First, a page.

“The firelight flickered on the wall and beyond the window a spectral dusk was gathering upon the river.” (56) A Portrait of the Artist as a Young Man James Joyce 1916
“The body which lay in the bath was that of a tall, stout man of about fifty. The hair, which was thick and black and naturally curly, had been cut and parted by a master hand, and exuded a faint violet perfume, perfectly recognizable in the close air of the bathroom. The features were thick, fleshy and strongly marked, with prominent dark eyes, and a long nose curving down to a heavy chin. The clean-shaven lips were full and sensual, and the dropped jaw showed teeth stained with tobacco. On the dead face the handsome pair of gold pince-nez mocked death with grotesque elegance; the fine gold chain curved over the naked breast. The legs lay stiffly stretched out side by side; the arms reposed close to the body; the fingers were flexed naturally.” Whose Body?, Dorothy Sayers (1923)
“In people’s eyes, in the swing, tramp, and trudge; in the bellow and the uproar; the carriages, motor cars, omnibuses, vans, sandwich men shuffling and swinging; brass bands; barrel organs; in the triumph and the jingle and the strange high singing of some aeroplane overhead was what she loved; life; London; this moment of June.” (3) Mrs. Dalloway Virginia Woolf 1925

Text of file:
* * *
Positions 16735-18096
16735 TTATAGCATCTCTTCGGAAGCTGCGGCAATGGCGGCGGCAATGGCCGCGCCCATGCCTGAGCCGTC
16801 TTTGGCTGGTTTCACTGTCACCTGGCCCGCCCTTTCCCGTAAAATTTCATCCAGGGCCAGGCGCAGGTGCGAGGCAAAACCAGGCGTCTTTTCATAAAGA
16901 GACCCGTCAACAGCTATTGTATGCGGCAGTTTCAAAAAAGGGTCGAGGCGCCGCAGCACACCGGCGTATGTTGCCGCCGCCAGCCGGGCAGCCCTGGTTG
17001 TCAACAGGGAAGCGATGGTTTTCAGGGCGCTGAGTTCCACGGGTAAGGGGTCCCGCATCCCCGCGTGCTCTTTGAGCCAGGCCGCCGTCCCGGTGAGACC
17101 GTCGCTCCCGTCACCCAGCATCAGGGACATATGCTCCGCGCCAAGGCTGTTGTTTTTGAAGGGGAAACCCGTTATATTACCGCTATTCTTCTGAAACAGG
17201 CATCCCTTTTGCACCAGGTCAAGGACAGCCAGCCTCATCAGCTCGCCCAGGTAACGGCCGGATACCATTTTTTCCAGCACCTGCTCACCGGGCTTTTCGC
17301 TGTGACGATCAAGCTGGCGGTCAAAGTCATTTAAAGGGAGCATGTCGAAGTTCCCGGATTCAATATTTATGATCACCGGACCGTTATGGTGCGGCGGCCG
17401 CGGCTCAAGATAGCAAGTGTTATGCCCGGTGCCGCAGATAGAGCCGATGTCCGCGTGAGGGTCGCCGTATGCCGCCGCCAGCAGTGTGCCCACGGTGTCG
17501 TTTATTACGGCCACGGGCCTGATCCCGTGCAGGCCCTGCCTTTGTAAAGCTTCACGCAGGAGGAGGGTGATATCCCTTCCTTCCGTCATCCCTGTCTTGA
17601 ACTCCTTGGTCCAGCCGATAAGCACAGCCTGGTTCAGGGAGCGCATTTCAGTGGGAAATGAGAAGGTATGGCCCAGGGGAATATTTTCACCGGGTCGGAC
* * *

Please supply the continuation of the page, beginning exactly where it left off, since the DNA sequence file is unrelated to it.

“They shot the six cabinet members at half-past six in the morning against the wall of the hospital. There were pools of water in the courtyard. There were wet dead leaves on the paving of the courtyard. It rained hard.” (51) In Our Time Hemingway 1925.
“Before us the thick dark current runs. It talk up to us in a murmur become ceaseless and myriad, the yellow surface dimpled and monstrously into fading swirls travelling along the surface for an instant, silent, impermanent and profoundly significant, as though just beneath the surface something huge and alive waked for a moment of lazy alertness out of and into light slumber again” (141) As I Lay Dying Faulkner 1930.
Joyce’s Portrait stared everyone off attempting to create a “portrait”-quality work of art with literature. Joyce mixed his attempt at this into his work, but as other novelists began to focus on the task, new styles emerged. This culminated in the intense moments in which time slows so objects can be explained in a manner that mimics a painting.